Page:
Stray Dog

"As a part of my Kurosawa binge, I viewed Stray Dog yesterday and found it was relatively OK."

- Mairosu

Sanjuro (1949)

Director: Akira Kurosawa

Producer: Shojiro Motoki

Writer: Ryuzo Kikushima, Akira Kurosawa

Cast: Keiko Awaji, Minoru Chiaki, Ishiro Honda, Isao Kimura, Toshiro Mifune, Haruo Nakajima, Noriko Sengoku, Takashi Shimura, Hajime Taniguchi, Reisaburo Yamamoto

Running Time: 122 min.

Plot: The setting is Tokyo in the late 1940s, its streets blasted by war and its economy in collapse. When a detective loses his gun he must go undercover, descending into a hell teeming with characters as down and out and as desperate as he is.

Availability: This title is available at


MAIROSU'S REVIEW: [spoilers herein]

As a part of my Kurosawa binge, I viewed Stray Dog yesterday and found it was relatively OK. Toshiro Mifune is a young police officer Murakami, whose pistol is stolen during a bus ride. With the help of a more experienced colleague Sato (Shimura), Murakami unfolds a whole network of stolen firearm smuggling.

Stray Dog is usually described as Kurosawa's stab at film noir, though in my opinion it's more of a generic police drama. First 40 minutes before Sato is even introduced drag a bit - Murakami, after losing his gun, is advised to disguise himself as a "down and out" persona so he could attract the arms dealers, which is followed by good 10 minutes of non-dialogue footage of Mifune walking around Tokyo shantytowns and poor areas looking, well, bummy. He finds one lead which leads him to another, and he soon arrests a young woman which provides more info. Meanwhile, Murakami learns that his gun has been "rented out" meanwhile and that the user is a petty criminal who killed one person and stole money - something which definitely unsettles him. The film unfolds without great thrill and grandeur - Sato & Murakami get stationary from one clue to another, and in the end, after some struggle, the thief is captured. Which is not to say it's bad, but there are no notable twists here to speak of.

So what's worth noting here...first, it's interesting to see Mifune and Shimura basically dress rehearsing for their roles in Seven Samurai. Mifune is a young maverick going headfirst into everything, while Shimura is the more methodical, experienced cop looking more sharply and with more patience. As usual, Kurosawa uses weather to his favour - the whole film is set in sweltering heat which is well visible (every character is drowning in sweat and using towels and handkerchiefs every five minutes) and which adds some intensity to the story (esp. with Murakami who is stressing over his gun), and the finale, of course, is preceded by a heavy rainfall (which became a somewhat of a staple with Kurosawa later on).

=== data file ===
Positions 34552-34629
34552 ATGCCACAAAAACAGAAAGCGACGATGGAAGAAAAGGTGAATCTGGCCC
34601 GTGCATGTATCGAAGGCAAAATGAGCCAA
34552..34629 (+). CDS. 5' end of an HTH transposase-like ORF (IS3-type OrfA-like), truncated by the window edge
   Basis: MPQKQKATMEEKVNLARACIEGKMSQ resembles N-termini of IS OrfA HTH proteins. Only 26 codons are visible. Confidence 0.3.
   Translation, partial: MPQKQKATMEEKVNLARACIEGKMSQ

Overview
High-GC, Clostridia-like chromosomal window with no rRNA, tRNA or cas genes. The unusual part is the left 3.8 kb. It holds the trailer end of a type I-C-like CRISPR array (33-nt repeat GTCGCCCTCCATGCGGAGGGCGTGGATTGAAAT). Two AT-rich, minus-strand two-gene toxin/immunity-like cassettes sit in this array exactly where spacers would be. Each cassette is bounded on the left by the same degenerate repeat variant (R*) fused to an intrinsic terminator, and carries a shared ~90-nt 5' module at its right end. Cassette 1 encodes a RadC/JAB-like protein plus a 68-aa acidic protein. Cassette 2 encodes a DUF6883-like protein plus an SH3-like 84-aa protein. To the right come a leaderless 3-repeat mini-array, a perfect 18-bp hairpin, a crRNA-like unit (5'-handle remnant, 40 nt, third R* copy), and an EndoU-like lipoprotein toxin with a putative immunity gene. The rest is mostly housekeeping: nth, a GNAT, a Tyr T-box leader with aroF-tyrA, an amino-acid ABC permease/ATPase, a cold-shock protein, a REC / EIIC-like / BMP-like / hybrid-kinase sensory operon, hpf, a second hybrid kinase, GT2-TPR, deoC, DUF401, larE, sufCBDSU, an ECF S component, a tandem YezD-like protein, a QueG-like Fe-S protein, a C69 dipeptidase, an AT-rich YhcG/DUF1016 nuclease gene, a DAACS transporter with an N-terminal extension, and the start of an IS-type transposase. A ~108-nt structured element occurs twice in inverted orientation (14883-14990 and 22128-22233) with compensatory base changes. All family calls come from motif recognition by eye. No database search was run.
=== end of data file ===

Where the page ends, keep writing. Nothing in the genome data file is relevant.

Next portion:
There are powerful scenes in the second half of the film. There is one when the detectives are visiting the crime scene in which a young woman has been killed, and her husband goes berserk pulling out plants from his garden in rage. Then there is a drawn-out climax in which Mifune faces the killer, after some mud wrestling and botched gunshots. There is also another poke at the Japanese social values - when Murakami submits his resignation feeling dishonoured as people are being killed with his gun, he is urged to continue his work and put more effort in. Most interestingly, Kurosawa shows pity to the killer - his main motive is that his all belongings were stolen, so he turned to a life of crime after returning from the war. The killer is no psycho or such, he's just a guy who found reintegration into normal society after the war hard. His antithesis is Murakami, who suffered a similar fate but opted to follow a path of justice so to say.

I found music really detrimental to this film. Usually, you get epic scores with Kurosawa...good portion of this film is just followed by a daft "archive newsreel" sort of music, which really doesn't make it any more noirish. Pace of the film might put a casual viewer of as well (first hour really drags), but I doubt any casual viewer would stumble upon this of his own volition. At any rate, film improves as it goes on, picking up in pace and in "mystery".

Definitely not as good and thought-provoking as Ikiru, but neverthless a worthy Kurosawa non-jidai geki entry.